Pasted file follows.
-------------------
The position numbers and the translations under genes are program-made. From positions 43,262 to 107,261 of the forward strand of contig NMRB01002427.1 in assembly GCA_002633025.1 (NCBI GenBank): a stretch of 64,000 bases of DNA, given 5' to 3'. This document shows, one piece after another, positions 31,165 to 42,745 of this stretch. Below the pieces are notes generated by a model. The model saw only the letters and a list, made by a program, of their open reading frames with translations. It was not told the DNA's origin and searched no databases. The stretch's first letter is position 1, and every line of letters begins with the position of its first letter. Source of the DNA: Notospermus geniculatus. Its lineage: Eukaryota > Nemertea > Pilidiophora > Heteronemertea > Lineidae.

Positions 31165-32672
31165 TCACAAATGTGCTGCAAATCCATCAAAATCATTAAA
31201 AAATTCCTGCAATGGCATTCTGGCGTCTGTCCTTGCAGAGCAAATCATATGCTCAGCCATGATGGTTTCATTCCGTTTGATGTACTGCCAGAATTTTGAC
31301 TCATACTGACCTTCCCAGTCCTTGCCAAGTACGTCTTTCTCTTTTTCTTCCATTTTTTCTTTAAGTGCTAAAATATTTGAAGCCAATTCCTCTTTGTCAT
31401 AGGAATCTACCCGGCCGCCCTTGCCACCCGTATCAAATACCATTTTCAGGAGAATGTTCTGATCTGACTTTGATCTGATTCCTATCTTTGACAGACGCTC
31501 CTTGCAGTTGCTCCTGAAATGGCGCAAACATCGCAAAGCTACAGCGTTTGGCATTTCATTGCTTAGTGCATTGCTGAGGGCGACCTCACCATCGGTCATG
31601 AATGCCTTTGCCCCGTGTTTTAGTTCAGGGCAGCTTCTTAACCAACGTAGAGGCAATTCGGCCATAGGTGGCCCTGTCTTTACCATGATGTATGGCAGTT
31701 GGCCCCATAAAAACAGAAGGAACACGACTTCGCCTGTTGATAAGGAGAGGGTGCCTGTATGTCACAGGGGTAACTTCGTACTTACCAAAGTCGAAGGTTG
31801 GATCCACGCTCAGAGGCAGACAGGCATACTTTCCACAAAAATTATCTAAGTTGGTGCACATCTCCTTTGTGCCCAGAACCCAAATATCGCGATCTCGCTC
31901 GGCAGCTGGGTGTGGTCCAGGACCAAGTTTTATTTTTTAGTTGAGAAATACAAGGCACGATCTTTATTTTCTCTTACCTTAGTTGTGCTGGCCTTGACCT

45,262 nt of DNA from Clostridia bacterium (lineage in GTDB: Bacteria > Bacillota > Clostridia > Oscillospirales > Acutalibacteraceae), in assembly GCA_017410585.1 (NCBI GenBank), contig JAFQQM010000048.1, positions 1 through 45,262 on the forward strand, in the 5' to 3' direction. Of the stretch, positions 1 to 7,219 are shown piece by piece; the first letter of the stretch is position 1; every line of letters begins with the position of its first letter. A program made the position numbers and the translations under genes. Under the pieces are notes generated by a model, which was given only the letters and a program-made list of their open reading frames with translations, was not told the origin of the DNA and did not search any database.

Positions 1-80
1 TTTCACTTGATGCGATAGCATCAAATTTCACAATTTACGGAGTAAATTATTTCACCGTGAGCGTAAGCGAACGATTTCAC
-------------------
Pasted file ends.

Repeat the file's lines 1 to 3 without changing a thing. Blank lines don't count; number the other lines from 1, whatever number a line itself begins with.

The position numbers and the translations under genes are program-made. From positions 43,262 to 107,261 of the forward strand of contig NMRB01002427.1 in assembly GCA_002633025.1 (NCBI GenBank): a stretch of 64,000 bases of DNA, given 5' to 3'. This document shows, one piece after another, positions 31,165 to 42,745 of this stretch. Below the pieces are notes generated by a model. The model saw only the letters and a list, made by a program, of their open reading frames with translations. It was not told the DNA's origin and searched no databases. The stretch's first letter is position 1, and every line of letters begins with the position of its first letter. Source of the DNA: Notospermus geniculatus. Its lineage: Eukaryota > Nemertea > Pilidiophora > Heteronemertea > Lineidae.

Positions 31165-32672
31165 TCACAAATGTGCTGCAAATCCATCAAAATCATTAAA